Student debt is a major and growing problem for young people, their families, and our economy. Despite the fact that everyone knows this, it keeps getting worse.
According to the Wall Street Journal, the class of 2014 will be the most indebted class ever:
The average Class of 2014 graduate with student-loan debt has to pay back some $33,000, according to an analysis of government data by Mark Kantrowitz, publisher at student-marketing company Edvisors. Even after adjusting for inflation that’s nearly double the amount borrowers had to pay back 20 years ago. . . .
The good news for the Class of 2014 is that they likely won’t hold the title of “Most Indebted Ever” very long. Just as they took it over from the Class of 2013, the Class of 2015 will probably take it from them.
Not only is the average debt for graduates that borrowed money growing in real terms, the percentage of graduates with debt is also growing. More than 70% of this year’s bachelor’s degree recipients will graduate with student loans. In 1994, it was less than 50%.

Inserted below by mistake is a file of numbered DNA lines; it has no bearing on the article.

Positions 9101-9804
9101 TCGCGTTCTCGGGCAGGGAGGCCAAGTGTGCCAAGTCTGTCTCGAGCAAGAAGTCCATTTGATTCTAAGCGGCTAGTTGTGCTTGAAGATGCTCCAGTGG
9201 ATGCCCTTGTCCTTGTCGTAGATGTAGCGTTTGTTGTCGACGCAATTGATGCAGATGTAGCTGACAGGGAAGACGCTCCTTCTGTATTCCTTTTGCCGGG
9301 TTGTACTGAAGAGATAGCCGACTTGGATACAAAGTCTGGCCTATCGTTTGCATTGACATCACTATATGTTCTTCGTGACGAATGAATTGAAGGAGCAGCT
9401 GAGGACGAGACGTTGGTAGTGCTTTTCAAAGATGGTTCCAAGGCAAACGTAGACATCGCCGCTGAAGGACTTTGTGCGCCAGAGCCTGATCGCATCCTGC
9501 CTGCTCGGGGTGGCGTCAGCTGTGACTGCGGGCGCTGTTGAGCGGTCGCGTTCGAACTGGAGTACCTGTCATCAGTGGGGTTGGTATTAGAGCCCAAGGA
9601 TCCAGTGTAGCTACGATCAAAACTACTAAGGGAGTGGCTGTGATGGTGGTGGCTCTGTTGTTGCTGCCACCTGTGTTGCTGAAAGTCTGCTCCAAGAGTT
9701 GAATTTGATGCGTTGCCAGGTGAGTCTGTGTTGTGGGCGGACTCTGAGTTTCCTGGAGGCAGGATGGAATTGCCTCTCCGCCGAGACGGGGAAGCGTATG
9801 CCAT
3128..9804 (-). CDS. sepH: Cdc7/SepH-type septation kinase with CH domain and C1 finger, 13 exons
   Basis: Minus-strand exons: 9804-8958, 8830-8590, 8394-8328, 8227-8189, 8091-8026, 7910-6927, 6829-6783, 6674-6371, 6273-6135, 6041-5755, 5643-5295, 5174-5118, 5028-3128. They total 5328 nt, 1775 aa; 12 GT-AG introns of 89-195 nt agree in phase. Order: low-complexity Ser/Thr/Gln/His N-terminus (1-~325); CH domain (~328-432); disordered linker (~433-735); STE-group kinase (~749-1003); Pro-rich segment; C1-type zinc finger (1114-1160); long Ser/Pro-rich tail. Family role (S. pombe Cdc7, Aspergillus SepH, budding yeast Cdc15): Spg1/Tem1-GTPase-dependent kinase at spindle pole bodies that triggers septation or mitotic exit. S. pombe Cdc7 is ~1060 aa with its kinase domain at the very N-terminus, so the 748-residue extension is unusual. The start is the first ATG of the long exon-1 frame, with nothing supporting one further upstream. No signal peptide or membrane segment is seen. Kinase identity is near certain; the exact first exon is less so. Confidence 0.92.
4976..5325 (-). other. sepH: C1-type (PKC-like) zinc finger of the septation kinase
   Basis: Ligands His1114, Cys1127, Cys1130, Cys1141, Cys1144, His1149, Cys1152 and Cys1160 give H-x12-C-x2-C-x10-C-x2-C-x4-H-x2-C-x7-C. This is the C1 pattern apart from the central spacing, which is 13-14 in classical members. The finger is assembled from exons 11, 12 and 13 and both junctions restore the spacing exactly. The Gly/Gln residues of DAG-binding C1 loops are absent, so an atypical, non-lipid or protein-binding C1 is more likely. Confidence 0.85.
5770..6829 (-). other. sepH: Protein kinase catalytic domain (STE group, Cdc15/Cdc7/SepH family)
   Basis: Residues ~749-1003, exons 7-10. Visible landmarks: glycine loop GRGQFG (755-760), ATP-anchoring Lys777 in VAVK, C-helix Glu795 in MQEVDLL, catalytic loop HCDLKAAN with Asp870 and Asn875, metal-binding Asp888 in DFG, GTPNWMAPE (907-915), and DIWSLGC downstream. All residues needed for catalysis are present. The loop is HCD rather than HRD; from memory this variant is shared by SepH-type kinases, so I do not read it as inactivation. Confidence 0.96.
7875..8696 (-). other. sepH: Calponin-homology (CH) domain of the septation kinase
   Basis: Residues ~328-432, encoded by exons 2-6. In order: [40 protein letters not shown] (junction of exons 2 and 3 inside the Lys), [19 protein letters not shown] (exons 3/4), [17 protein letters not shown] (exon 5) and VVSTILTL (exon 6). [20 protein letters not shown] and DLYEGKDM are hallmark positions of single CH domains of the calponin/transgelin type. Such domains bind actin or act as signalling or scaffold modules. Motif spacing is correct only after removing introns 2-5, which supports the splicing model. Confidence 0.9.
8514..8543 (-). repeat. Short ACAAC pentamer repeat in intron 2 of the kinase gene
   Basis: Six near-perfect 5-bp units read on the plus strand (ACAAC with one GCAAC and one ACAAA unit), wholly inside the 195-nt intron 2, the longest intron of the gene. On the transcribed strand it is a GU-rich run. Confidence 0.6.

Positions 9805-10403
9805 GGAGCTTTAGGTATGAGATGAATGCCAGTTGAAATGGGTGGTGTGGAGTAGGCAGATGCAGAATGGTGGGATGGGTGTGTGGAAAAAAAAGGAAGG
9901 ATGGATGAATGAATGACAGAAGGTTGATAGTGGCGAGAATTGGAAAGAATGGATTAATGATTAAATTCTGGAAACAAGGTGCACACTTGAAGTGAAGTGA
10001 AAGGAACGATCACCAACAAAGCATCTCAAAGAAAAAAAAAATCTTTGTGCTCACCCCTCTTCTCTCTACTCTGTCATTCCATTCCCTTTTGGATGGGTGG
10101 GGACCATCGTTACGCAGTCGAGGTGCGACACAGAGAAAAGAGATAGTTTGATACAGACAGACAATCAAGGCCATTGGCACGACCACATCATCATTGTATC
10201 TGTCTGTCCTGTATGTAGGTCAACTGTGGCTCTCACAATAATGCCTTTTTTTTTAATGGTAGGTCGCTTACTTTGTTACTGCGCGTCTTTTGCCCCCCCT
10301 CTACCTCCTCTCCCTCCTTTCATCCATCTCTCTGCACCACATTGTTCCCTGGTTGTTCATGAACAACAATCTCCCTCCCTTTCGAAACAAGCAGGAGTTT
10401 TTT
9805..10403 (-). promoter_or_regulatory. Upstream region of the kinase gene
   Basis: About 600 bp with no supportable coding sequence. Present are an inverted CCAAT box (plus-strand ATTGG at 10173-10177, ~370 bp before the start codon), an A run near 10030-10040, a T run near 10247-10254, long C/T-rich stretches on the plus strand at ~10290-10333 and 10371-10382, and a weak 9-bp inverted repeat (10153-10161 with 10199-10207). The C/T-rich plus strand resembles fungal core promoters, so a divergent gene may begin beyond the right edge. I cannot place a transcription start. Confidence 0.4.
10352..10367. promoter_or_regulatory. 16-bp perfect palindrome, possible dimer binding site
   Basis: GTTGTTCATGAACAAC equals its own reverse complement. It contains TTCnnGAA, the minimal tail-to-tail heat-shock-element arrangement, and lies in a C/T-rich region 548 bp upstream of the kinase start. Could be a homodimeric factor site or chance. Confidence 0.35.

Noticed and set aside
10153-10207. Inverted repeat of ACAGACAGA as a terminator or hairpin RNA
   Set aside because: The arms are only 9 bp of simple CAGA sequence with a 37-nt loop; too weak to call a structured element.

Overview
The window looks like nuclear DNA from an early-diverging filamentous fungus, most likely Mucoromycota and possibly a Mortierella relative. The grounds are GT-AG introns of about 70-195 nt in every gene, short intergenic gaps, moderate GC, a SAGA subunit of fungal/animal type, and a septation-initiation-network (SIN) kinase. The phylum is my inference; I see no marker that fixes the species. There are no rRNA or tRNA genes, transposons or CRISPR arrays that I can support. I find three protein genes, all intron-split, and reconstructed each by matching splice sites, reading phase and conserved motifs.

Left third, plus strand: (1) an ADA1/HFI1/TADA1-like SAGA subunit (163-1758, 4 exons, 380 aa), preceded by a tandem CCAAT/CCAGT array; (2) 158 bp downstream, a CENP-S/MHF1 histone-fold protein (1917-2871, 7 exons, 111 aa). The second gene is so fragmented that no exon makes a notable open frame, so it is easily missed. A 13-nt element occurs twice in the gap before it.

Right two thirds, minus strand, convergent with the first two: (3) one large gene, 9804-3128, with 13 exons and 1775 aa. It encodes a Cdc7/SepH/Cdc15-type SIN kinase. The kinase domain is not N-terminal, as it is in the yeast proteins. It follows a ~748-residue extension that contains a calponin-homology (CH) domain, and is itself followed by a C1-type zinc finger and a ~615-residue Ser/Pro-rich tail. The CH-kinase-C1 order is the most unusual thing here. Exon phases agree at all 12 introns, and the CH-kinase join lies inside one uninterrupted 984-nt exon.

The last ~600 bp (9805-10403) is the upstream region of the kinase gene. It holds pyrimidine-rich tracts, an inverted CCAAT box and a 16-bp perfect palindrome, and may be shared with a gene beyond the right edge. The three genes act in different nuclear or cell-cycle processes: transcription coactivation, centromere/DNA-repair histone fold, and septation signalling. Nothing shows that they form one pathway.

And what makes it all such a crisis for those affected, is that:
earnings and debt aren’t moving in the same direction. From 2005 to 2012, average student loan debt has jumped 35%, adjusting for inflation, while the median salary has actually dropped by 2.2%.
Phil Izzo, the author of the Wall Street Journal article, comments that if things don’t change, “debt burdens could start to become more unwieldy.” I think unwieldy might be the wrong word. More optimistically, it might help fuel a movement of young and not so young workers to become more active in transforming our system. The burgeoning fight for “15 dollars and a union” is a hopeful sign.